Doctor Who season 10 premiered this past Saturday and perfectly exemplified how a show can pull off LGBTQ+ inclusion without a fuss.
If you’ve read any of my articles you’ll know I’m big about diversity, LGBTQ representation and getting the entertainment industry to actually show the world as it is.
In fact, Doctor Who’s successful mission may not come as a surprise. The show’s new spinoff Class just premiered and features a gay character. Like the main show, Class didn’t make a big deal about their gay character. At this point Doctor Who is one of few franchises to correctly portray a world where their gay characters aren’t pointed out as different… if we just ignore the fact they announced the gay news like it was a big deal.
In Doctor Who season 10 Bill Potts, portrayed by Pearl Mackie, makes her debut as the Doctor’s newest companion. In the premiere we see Bill has a crush on a lady she’s seen around campus a few times, and it leads to the the girl showing Bill a weird alien-like puddle on the ground that she’s found. That’s all I’ll share about the episode for now, so watch it for yourself to see how their story plays out.
The two girls flirt and chat, and by the end of the episode it becomes one of the most perfect examples of how to represent homosexuality without emphasizing it. In doing this, they showcase that your sexuality is not your defining trait, and it doesn’t have to be pointed out for no reason. We can have a whole episode about Bill’s crush on this girl and it’s just like any other episode featuring a heterosexual crush, only gay.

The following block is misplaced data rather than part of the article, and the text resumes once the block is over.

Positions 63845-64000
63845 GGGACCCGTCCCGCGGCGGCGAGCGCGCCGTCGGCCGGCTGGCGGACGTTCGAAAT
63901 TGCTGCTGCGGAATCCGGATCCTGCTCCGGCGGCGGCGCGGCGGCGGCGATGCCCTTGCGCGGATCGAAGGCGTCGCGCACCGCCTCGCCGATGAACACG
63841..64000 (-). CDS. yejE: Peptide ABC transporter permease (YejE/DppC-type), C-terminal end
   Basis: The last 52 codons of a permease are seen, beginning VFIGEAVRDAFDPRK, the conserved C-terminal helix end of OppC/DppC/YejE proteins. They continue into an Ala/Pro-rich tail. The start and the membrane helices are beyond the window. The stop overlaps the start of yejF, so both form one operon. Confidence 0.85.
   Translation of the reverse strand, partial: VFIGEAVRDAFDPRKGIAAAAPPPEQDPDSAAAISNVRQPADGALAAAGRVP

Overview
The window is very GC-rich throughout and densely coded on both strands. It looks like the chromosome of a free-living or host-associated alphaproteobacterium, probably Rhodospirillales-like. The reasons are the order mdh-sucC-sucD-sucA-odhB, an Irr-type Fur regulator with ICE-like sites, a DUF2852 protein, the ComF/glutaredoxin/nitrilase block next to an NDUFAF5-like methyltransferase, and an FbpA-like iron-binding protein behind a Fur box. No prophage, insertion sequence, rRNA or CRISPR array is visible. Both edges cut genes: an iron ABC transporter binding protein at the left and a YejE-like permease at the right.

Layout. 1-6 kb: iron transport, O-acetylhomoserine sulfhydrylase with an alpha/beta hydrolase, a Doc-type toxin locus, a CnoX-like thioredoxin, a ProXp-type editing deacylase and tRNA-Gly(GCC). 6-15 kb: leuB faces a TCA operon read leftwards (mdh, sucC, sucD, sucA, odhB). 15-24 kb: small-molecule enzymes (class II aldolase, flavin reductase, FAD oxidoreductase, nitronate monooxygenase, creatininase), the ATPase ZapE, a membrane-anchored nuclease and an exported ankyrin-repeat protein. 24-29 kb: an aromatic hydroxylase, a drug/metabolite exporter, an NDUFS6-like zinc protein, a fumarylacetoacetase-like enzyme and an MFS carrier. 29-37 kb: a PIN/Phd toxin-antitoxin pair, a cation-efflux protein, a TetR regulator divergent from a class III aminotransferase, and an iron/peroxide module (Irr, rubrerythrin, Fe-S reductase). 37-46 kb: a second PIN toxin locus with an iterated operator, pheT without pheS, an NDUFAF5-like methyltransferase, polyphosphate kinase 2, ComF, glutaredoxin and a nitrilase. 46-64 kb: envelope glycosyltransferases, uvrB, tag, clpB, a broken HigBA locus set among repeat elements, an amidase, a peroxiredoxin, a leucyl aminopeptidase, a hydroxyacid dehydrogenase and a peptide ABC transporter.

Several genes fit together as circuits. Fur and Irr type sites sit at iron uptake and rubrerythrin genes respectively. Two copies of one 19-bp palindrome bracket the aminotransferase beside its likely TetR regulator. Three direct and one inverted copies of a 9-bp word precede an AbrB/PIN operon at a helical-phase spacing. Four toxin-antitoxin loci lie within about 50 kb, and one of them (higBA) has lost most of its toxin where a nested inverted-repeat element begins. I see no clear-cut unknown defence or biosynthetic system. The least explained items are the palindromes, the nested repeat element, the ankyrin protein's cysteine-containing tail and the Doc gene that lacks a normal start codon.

And that’s the most important part about this type of representation. Making it equal to the heterosexual representation all TV shows have.
Contrary to popular belief, I’m not asking shows to create characters just for the sake of having gays in their roster, and I don’t want writers to feel like they have to write a gay character into their story because their fans demands it.
All I’m saying is that if you want to be inclusive, your world should reflect how diverse the real world is. If you’re going to have a gay character in your story, do them justice and don’t out them just because you’re proud to have a gay character like it’s a trophy to brag about.
A gay character should be a natural, normal thing that comes up in creating your world because (whether you know it or not) you’re probably working with or have been around someone from the LGBTQ+ community. I doubt they came into your life with bells, whistles and balloons announcing that they are dating someone of the same sex.
Representing LGBTQ+ in media has consistently been a challenge for almost every network. It wasn’t until Will and Grace that we finally saw a mainstream show work in the LGBTQ+ lifestyle in an attempt to normalize it, and that definitely succeeded.
Although Will and Grace stuck to harsh stereotypes at times, it was a great way for network television to show that being gay is normal, and that’s where I believe true inclusion for the LGBTQ+ community began. The success of that show proved that having a gay character (or several) isn’t going to negatively impact your ratings, but rather improve them.
We’ve moved from the representation that Will and Grace brought us in 1998 to the type that Doctor Who now brings us in 2017, almost 20 years later. It’s sad that it’s taken so long for the television industry to finally catch up with society, but I’m so happy that we’re making progress.
Shows like Doctor Who serve as a fantastic example. It shows the world that being gay is a non-issue. Listen up, world: You can talk about your lesbian crush all you want and no one is going to call you out for it.
What do you think of ‘Doctor Who”s portrayal of Bill?
Now that we’ve seen several shows properly incorporate gay characters and storylines I’m excited to see which show or movie is next. What did you think of Bill’s story in the Doctor Who pilot? Let us know in the comments below!